Gender inequality. Is it an issue some societies in the world have relegated to the past? The trend to recognize same-sex marriages is picking up. Women are accepted (sometimes grudgingly) as equals in areas of employment, world leadership and income generation. It would seem the biological difference between a male or a female are not matters of consideration within the context of equal protection of the law. It is not, however, an absolute rule or as widespread as we wish it to be.
Gender differentiation still matters in drafting laws that are perceived to preserve specific governmental or social “order.” For example, under Philippine law, the mother is given preference over the father in the custody of an illegitimate child below the age of 7, unless she is proven to be unfit. In the United States, immigration rules impose more burden on the U.S. citizen father of an illegitimate child to prove paternity, than on the U.S. citizen-mother to prove the mother-child relationship. In petitioning for an illegitimate child, the U.S. citizen mother only has to show the birth of the child as evidenced by the birth certificate. If it is the father who petitions for his child born out of wedlock (illegitimate), the birth certificate showing acknowledgment of his paternity is not enough. He has to establish proof of his paternity by additional, equally important means. The law provides that “(e)motional and/or financial ties or a genuine concern and interest by the father for the child’s support, instruction, and general welfare must be shown.” (8 CFR 204.2(d) (2) [Immigration and Nationality Act, as amended]). A father petitioning his child to live in the United States must show that he is a father, not just in name but in deed. If it is true that he is the father, he should be able to show that he cares for his child by communicating , being concerned about his/her welfare, sending/giving financial support during those tender years (up to age 18) or if there was an opportunity to live with the child and personally be a parent to the child, then proof such as income tax return records, school and medical/insurance coverage records, may well support the parent-child petition. In cases when the child is born (outside of the U.S.) after the parent is naturalized as a U.S. citizen or when the parent is a natural-born U.S. citizen, the same burden is imposed if the parent is a father. Essentially, the father has to prove his presence in the foreign soil at the time of conception of the child, existing valid relationship with the mother of the child, and acts of acknowledgement of the relationship by the father as the child is growing up. Natural law justifies why these requirements will not be necessary if the U.S. citizen parent is the birth mother. The United States recent history of sending troops to all “corners”of the globe makes it imperative to establish proof of paternity. These deployments gave rise (and continues to give rise) to relationships with foreigners that produce children (remember Ms. Saigon?). Questioning the authenticity of a child’s claim of being a U.S. citizen (as a “G.I.” baby) years after the father goes back to the U.S. with no contact, is legitimate as far as the U.S. government is concerned; hence such additional burden imposed upon the father to prove a valid and legitimate parent-child relationship. Immigration law has recognized these concerns. It is easy to believe and assert that someone is indeed your child; proving such fact is an entirely different ball game.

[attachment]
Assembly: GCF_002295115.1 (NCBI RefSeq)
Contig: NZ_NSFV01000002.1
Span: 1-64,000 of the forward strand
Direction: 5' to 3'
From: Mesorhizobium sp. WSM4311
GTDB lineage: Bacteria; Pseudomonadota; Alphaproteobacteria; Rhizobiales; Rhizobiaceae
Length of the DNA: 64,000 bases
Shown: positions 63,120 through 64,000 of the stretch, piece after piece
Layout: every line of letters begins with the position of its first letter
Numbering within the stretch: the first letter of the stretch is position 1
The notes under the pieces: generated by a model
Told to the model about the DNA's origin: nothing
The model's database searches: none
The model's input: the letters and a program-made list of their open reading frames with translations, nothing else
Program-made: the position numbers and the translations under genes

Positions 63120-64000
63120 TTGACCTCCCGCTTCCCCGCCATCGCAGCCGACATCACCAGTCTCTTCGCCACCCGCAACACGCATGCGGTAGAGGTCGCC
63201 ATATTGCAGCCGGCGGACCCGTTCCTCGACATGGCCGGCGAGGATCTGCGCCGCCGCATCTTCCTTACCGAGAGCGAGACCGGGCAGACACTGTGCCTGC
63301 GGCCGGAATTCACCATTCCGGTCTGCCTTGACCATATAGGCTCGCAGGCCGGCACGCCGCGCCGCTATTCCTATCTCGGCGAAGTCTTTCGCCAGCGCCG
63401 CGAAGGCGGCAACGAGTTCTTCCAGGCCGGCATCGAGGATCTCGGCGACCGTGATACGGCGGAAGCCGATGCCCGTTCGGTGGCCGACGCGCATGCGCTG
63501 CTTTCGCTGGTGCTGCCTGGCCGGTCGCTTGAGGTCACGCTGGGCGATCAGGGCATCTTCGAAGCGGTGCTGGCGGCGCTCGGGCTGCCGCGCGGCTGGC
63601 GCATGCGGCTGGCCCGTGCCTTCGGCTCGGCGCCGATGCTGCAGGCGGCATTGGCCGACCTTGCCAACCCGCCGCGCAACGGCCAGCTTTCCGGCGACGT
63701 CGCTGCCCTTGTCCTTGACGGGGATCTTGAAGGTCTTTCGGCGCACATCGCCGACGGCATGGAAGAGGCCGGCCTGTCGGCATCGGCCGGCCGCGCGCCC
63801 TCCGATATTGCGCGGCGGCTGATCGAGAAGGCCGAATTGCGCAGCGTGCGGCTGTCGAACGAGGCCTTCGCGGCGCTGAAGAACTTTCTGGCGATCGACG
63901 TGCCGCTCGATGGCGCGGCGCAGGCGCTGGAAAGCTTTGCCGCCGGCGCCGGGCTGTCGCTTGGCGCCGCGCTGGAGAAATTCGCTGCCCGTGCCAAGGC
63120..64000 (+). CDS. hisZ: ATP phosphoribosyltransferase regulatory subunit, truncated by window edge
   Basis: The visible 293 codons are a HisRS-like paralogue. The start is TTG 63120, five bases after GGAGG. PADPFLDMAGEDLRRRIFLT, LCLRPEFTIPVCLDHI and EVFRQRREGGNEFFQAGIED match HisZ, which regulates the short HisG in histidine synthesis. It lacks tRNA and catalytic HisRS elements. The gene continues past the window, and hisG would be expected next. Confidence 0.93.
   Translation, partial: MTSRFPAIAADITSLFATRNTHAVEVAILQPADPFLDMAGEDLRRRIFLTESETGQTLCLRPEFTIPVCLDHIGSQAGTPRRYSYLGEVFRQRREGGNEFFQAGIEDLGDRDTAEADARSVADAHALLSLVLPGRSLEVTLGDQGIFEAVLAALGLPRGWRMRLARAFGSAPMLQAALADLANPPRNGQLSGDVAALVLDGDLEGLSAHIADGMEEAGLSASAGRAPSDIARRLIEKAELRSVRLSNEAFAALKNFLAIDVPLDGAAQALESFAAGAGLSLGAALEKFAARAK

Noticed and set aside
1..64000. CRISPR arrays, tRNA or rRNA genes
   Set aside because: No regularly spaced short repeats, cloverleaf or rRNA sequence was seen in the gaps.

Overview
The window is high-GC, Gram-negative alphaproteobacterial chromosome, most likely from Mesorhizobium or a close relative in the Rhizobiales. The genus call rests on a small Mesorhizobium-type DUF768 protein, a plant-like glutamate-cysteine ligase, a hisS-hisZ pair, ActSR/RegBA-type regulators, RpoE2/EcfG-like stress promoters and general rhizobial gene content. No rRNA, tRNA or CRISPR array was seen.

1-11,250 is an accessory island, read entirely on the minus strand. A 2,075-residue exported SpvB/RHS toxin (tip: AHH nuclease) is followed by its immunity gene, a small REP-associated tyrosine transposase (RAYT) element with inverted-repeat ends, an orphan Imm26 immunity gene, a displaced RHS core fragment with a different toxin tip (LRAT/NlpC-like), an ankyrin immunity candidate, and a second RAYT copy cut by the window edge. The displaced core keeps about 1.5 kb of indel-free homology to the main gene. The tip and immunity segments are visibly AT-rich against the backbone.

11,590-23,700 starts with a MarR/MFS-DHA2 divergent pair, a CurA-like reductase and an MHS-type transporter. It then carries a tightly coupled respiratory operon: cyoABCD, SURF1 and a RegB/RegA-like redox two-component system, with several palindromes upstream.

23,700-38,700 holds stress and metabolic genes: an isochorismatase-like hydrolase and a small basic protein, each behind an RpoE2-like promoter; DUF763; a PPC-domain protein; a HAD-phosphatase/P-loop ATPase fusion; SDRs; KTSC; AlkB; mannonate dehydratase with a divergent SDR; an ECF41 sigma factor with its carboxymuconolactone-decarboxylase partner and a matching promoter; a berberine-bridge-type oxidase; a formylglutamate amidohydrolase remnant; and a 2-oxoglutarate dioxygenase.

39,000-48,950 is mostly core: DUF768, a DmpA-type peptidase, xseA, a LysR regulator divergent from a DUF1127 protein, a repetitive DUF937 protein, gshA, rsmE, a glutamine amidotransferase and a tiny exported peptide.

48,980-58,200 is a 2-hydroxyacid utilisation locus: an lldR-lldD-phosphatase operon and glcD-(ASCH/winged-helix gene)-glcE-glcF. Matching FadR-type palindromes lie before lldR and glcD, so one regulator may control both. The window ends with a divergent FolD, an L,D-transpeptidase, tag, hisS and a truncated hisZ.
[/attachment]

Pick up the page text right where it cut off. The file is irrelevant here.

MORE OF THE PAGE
Adding more requirements for the father to prove a valid parent-child relationship to comply with immigration laws is not a digression from the standards of equal protection of the law nor is it an attempt to assert the primacy of the laws of nature but rather protecting governmental interest from fraud and the untruth.
* * *
Maria Rita Reyes-Stuby is a licensed attorney in Michigan. She is a graduate of the University of the Philippines College of Law. She specializes in immigration and practices in Las Vegas, Michigan, California and other states. Bernadette Bretana, a graduate of the Ateneo Law School and Ms. Stuby are licensed attorneys in the Philippines. Please call @702-403-4704 or email her at firstname.lastname@example.org or go to www.mrstubylaw.com for any questions on this article.